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Posts Tagged ‘Local farms’

Hey Locavores!  It’s that time of year again, when the wonderful folks at Riverdance Farms, host their annual “Pick and Gather”, it’s always a wonderful time rain or shine!

We’ll see you there with our bee~luscious lemonade!  Find the up to date info on facebook @ Hey Honey! Artisanals & Riverdance Farms Pick & Gather!

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The summer has been a busy one with many new and exciting projects around here on our very young evolving farm, and yes, I said “farm”….

For many years our CaMp TuRloCk homestead has been a place for family celebrations, a respite for friends to recharge with some country-time & a menagerie of well loved animals and of course home to Local Choices.

Today it feels good to say our homestead has added a new venue:  A farm!

A farm that grows our own food organically, a farm that provides a pastured haven for chickens of  Shady Oak Organic Eggs, a farm that feeds our family and beyond!

So stay tuned as we look forward to sharing with you our growth, new projects & this amazing gift of nature that is right out our back door.

In the meantime, enjoy some photos from our garden. See, we have been working hard!

(Check back soon for the sound of  happy chickens)

Growing Corn

Lavender at Local Choices

A day's berry harvestPhotos taken by Alexandria Araiza

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Happy planting, harvesting and eating!

by Neal & Marie Curran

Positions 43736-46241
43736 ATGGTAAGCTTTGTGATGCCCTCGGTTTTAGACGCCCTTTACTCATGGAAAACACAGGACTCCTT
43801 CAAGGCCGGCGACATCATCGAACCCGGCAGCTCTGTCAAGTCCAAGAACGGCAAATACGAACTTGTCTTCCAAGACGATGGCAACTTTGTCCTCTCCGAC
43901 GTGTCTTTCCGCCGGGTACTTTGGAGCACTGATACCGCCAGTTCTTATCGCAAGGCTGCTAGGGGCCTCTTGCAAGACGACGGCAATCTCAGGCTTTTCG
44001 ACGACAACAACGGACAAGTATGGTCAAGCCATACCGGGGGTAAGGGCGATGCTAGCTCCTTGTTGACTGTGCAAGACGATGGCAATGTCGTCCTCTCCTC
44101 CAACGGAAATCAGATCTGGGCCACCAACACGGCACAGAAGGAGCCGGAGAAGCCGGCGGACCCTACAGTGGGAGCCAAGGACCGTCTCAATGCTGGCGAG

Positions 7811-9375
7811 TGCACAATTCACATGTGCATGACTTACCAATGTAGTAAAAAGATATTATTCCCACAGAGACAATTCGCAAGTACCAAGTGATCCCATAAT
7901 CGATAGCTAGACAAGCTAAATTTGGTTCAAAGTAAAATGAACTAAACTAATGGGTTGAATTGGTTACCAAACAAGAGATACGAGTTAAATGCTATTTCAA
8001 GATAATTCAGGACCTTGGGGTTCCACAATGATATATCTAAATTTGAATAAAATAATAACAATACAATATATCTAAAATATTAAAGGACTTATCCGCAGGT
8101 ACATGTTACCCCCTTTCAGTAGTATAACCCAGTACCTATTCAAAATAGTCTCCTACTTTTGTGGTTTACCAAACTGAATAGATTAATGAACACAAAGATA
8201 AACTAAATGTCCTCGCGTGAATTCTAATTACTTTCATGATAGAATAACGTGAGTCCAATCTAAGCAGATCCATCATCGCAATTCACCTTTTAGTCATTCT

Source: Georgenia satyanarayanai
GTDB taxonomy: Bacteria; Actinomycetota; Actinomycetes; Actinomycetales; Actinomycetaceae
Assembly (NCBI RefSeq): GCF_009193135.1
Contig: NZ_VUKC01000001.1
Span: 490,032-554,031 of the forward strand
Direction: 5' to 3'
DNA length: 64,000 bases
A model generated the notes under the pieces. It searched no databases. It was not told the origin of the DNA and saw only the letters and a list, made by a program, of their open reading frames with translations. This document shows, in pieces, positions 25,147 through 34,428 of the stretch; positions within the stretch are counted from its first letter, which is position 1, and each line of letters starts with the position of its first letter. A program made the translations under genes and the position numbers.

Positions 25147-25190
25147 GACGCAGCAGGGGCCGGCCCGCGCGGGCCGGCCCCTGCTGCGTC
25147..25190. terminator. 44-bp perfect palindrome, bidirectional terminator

Spring is coming and so is our garden! Here at Nine Acre Farm, we are incredibly busy planting our spring/summer garden. Most of this work as of yet is indoors. Our plants go through quite a journey to make it from seed packet to the field. We are trying our hardest to keep conservation-intensive methods in mind even as we work indoors. We hope our process will be helpful to you as you begin your 2011 garden.

1)  A garden-ready greenhouse



Our greenhouse is small, but can fit many plants. We built tables for our plants. On two of our tables we have plastic tubing (a waste material) arched over the tables to support insulating plastic at night.  To warm the greenhouse when it’s cold and at night, we have use an old wood stove and a homemade chimney. Discarded fencing posts from the property fit perfectly in the stove. When it gets too warm in the greenhouse, the walls double as windows that lift open from the bottom.
Also, we make our own potting soil in our greenhouse. It is a mixture of homemade compost, peat, and perlite (available at most Lowes).

2)  Seed packet to greenhouse


In late December and throughout January we started plants such as broccoli, artichokes, celery, kohlrabi, beets, lettuce, leeks, brussels sprouts, and many more. Instead of using plastic trays, which aren’t always space efficient and are wasteful when they fall apart, we use soil blocks. We use the soil blocks to punch out a mold of soil. Each block mold contains 20 1-inch spaces: one for each seed. After seeding, we sprinkle our homemade potting soil over the block and water.

Currently we have begun seeding our tomatoes, peppers, and eggplants. Because these members of the Nightshade family require higher germinating temperatures than our winter crops would find agreeable, we start them on soil blocks on an electric heat mat. This is an excellent way to get a jump start on summer crops!

3)  Greenhouse rotation